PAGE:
Gehan Selim

Gehan Selim is Professor of Architecture and Deputy Director at Leeds Social Sciences Institute at the University of Leeds.  She was Fellow of the Senator George Mitchell Institute for Global Peace, Security and Justice (2016/17). She obtained a PhD in Architecture from the University of Sheffield and held permanent posts in several international schools of Architecture in the Middle East and the UK. Dr Selim’s architectural practice experience includes designing a wide range of urban housing and educational projects, exhibitions and schools. She has over 25 years of experience in teaching, developing and delivering courses in architecture and urban design at undergraduate and postgraduate levels. She serves on the editorial board and scientific committee of several international journals and conferences. Dr Selim is an affiliate member of the Royal Institute of British Architects (RIBA) and an Associate Member of the Higher Education Academy (HE).

Dr Selim’s teaching aims to develop sufficient integration between the design studios and architectural representation. She supervises a growing number of Postgraduate Dissertations (MArch, MSc & PhD) exploring themes of cultural heritage and digital applications, segeragation and contested spaces and new global trends that shape the architectural practice. Gehan is widely committed to providing balanced experiences in learning by promoting a variety of teaching approaches, such as peer learning and reflection. She is interested in encouraging students to be critical of their education, build confidence and self-motivation, which should enable Architecture students’ full engagement in a healthy teaching and learning environment.

Research interests

Dr Selim has consolidated international and interdisciplinary resaerch, scholarship and empirical methodologies in Architectural Humanities, Post-Conflict urbanism and Digital Heritage to bridge people, buildings, and the city. She has received the Women of Achievement Awards 2021, highlighting the significant contributions and impact the women have made across the University and beyond. She is CoI on the Newton Prize 2020 Award winning project ‘Our Past, Our Future, All Together in Faynan – OPOF’: An international project using local heritage and archaeology to support sustainable development.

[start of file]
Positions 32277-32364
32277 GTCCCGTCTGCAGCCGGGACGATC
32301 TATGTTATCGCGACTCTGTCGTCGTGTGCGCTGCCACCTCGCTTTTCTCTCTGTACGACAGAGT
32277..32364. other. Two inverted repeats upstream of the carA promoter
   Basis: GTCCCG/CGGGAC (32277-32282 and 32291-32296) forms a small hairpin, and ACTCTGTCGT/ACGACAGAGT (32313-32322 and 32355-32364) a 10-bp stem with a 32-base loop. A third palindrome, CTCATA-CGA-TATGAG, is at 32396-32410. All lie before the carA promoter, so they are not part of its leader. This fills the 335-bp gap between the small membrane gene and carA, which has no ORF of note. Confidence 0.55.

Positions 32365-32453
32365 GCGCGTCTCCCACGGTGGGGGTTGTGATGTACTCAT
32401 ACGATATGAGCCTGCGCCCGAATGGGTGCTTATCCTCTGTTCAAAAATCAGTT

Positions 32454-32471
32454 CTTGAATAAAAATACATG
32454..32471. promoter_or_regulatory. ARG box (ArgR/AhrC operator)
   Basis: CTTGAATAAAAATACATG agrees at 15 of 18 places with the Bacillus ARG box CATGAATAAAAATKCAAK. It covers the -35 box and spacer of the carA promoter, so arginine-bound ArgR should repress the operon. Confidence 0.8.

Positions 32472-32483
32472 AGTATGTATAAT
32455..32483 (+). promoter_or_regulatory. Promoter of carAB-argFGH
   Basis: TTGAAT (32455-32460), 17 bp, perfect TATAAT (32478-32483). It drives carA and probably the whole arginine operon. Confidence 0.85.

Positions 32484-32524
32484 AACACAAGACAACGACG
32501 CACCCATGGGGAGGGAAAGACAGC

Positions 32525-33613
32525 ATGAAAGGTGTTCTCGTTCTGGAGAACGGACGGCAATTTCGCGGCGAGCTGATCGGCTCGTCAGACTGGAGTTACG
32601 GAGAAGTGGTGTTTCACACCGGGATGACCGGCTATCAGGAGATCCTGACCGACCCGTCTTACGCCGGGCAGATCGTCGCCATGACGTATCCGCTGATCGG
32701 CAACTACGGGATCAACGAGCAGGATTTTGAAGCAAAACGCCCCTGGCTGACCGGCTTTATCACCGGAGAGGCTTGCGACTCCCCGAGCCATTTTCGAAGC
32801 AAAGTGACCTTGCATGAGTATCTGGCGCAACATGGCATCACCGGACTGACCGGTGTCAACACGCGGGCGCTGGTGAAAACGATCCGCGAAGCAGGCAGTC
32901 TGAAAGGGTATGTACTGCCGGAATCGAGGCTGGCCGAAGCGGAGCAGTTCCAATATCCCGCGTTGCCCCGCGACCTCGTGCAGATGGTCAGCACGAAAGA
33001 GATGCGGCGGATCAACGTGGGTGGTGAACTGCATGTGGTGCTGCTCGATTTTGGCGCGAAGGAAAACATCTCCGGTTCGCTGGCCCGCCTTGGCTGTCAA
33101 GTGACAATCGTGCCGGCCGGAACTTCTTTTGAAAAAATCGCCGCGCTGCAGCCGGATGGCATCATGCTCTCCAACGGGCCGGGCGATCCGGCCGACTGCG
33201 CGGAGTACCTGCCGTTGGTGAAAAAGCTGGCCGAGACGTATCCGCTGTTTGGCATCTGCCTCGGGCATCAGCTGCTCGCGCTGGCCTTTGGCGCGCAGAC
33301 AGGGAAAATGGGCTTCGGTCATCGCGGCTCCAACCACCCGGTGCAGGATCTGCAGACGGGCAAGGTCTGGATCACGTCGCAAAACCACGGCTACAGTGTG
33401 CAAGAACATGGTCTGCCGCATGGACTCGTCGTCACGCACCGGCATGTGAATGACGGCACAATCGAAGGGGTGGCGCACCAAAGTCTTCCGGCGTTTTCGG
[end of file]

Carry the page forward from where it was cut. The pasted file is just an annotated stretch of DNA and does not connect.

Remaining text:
Her research also focuses on Architecture and Digital Heritage methodologies and research fields in liberation politics, resilient cities and geographies of conflict, looking particularly at how memory informs post-conflict societies in their everyday practices. She is the founder and lead of the Architecture and Urbanism group, Chaired the City (Re)shaped multi-disciplinary Conference and Guest Editor.

Dr Selim received several GCRF awards on Preservation of Cultural Heritage funded by the Arts and Humanities Research Council, British Academy and Research England. She is the PI of The Living Museum of Umm Qais and Creative Economies Through Youth- led Arts and Craft in Jordan (CEARC) projects in Jordan. She is also PI of the ‘(Re)Contextualisng Contested Heritage  – ReConHeritage Project in partnership with academics and youth people from Kosovo, Lebanon and Iraq to mount interdisciplinary approaches in conflict regions. She is CoI on Heritage Borders of Engagement Network [ENGAGE] that aims to mobilizing cultural heritage for building partnerships and institutions for sustainable and inclusive peace in three hubs: The Middle East, North Africa, and South Asia.

For further information about Dr Selim, please visit Professor Gehan Selim | School of Civil Engineering | University of Leeds

Seminar Three Provocation: Architecture and Spatial Memory in Post-Conflict Urbanism

This provocation explores the condition of shared living in divided and segregated contexts and looks at how people perceive their cities and urban life, and what determines their use of space and attitudes toward the public, shared, and integrated spaces of the city? This condition determines how patterns and attitudes change with time and in light of social and cultural demography changes. It also develops a discussion of the complexity of the spatial manifestation of conditions of post-conflict urban segregation and how the notion of “shareness” has been at the centre of changing living patterns.

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